8 Creative Benefits Guaranteed To Attract Young Professionals

Growing a business requires time, effort and the right team. In today’s market, acquiring the top talent means you need to be competitive. The techniques for attracting new employees have evolved, as traditional incentives are exchanged for contemporary ones. What may have enticed Baby Boomers to apply to your company might no longer appeal to the younger jobseekers. However, responsibly developing the creative benefits offered to your millennial employees could draw the fresh talent you’re looking to retain.

Who Are These New Jobseekers?

Millennials and Gen Zers are shaking up multiple industries — from homebuying to entertainment — in ways that the previous generation of executives may find hard to swallow. Young adults are shifting practices and guidelines within the workforce by prioritizing innovation, transparency and a healthy work-life balance. These objectives have changed for job candidates over time, but they now reflect a group who holds great value in a positive internal culture and workplace ethics.

Young professionals hold businesses to higher standards and pay attention to their impact on society, for better or worse. Even more, they appreciate the relationship between manager and employee. While hierarchical positions still exist in the modern workplace, Millennials are more likely to seek a boss who trusts and empowers them to utilize their skills and take the lead on professional and cultural projects around the office.

Millennials have shown their interest in spending money on experiences rather than material possessions. A positive office environment and investment in the cultural atmosphere could lead to higher-quality work on the employees’ behalf. By fulfilling at least some of their ideals, employers can ensure that staff members are excited about their work and company.

Change Your Approach

If you want to enliven the staff, start with creative incentives. If your company doesn’t have a huge budget or is struggling to adapt to the evolving economic dynamic, there are other ways to attract a younger generation of workers.

While some business owners might think demands can be satisfied with espresso machines and office dogs, young professionals have pushed to demolish barriers such as glass ceilings and a lack of fair compensation. Millennial employees appreciate emotional intelligence and transparency. If an employer makes genuine modifications to conform to current political and social climates, employees may be more inclined to associate themselves with the company.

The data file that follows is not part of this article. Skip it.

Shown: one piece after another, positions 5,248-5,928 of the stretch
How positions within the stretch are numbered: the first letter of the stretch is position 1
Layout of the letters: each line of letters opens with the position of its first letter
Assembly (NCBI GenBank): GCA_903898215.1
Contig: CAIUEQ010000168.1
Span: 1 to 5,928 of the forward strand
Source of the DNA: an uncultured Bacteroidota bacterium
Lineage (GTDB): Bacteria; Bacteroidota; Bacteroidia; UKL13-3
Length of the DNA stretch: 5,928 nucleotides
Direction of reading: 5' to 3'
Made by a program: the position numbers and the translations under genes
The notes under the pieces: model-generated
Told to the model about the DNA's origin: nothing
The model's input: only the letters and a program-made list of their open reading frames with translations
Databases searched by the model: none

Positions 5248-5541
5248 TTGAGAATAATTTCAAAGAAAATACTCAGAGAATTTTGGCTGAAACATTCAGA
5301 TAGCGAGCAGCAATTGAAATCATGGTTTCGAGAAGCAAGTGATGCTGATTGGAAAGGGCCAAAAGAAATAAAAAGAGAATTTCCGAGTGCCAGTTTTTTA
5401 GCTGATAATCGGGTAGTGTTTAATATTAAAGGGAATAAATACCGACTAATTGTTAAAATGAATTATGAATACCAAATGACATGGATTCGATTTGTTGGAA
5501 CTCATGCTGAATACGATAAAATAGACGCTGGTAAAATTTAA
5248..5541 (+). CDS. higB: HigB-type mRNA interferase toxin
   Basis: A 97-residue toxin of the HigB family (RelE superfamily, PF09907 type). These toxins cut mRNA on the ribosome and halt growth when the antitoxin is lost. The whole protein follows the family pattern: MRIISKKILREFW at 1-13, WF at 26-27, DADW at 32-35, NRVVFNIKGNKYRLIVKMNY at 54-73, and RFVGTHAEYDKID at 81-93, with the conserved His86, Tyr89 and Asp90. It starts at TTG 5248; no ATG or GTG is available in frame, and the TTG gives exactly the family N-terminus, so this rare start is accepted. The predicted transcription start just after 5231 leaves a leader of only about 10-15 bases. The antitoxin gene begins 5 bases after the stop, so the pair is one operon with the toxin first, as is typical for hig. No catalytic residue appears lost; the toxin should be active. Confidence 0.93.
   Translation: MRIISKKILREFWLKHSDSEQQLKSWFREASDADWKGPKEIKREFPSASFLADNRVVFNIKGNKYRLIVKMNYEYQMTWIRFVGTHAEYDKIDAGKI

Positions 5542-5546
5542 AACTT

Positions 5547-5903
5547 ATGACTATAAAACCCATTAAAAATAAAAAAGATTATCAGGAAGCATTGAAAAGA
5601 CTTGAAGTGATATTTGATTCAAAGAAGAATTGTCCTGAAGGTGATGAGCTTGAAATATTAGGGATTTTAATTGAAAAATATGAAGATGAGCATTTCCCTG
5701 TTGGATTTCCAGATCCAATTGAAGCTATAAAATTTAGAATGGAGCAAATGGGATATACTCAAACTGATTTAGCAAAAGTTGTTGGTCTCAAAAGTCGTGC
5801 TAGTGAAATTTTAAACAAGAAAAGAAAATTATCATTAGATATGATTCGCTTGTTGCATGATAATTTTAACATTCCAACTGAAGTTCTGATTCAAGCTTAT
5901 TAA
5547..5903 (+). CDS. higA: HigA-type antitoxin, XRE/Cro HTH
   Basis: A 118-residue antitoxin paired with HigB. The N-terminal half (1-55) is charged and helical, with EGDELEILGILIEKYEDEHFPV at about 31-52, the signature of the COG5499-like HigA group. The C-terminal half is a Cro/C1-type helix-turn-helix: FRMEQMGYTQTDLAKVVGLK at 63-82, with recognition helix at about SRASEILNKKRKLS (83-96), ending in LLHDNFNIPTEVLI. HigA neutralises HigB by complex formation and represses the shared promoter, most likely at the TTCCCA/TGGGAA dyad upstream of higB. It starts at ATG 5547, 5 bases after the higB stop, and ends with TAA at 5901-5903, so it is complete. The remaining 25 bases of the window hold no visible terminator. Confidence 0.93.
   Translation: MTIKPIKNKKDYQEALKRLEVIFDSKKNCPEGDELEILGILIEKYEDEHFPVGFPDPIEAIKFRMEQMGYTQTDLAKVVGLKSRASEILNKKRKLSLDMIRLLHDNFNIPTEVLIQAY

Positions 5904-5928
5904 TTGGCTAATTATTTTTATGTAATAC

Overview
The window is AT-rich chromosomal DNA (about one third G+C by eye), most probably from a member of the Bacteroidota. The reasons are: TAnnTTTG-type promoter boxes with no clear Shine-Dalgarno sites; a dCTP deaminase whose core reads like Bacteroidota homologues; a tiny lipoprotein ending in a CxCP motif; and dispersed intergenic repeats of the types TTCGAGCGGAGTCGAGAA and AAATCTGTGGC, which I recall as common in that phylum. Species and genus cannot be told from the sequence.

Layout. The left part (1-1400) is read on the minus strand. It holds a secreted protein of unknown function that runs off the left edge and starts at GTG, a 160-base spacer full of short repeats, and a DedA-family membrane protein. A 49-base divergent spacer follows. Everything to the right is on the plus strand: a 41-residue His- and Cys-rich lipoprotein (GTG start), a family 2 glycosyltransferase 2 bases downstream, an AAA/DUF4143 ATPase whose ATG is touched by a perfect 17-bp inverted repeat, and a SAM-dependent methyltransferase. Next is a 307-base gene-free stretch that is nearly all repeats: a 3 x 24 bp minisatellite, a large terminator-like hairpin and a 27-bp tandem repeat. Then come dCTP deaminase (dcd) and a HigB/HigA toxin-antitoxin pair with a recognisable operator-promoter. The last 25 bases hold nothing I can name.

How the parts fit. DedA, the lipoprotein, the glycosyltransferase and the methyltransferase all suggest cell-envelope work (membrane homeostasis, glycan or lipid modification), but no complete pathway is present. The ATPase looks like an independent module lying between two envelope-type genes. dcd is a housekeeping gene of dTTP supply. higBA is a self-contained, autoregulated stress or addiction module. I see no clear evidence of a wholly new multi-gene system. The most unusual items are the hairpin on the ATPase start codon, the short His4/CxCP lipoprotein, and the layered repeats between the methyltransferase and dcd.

Many Millennials also value flexibility in nontraditional ways. While the 40-hour work week has been the standard for decades, many young professionals are straying from this custom. Instead of working strictly at the office, Gen Zers would prefer adjustable work-from-home options, as they are capable of producing high-quality output regardless of location.

Additionally, young employees want to strike a healthy equilibrium between work and personal life. Currently, 41% of American workers don’t use their vacation days, but Millennials are looking to change that. Instead of burning out, these professionals want to respect their mental well-being and use vacation time to foster personal growth and development — and relaxation, of course.

How You Can Attract Young Professionals

While material benefits are a good way to entice and retain Millennial workers, company ethics and strong core values could make the biggest difference in the quality and number of applicants. Increased awareness of professional, cultural and societal footprints can impact your employees and encourage growth at the rate you want. For more tips to attract young professionals, check out our accompanying graphic.

Infographic provided by The Jacobson Group

About Mohit Tater

Mohit is the co-founder and editor of Entrepreneurship Life, a place where entrepreneurs, start-ups, and business owners can find wide ranging information, advice, resources, and tools for starting, running, and growing their businesses.

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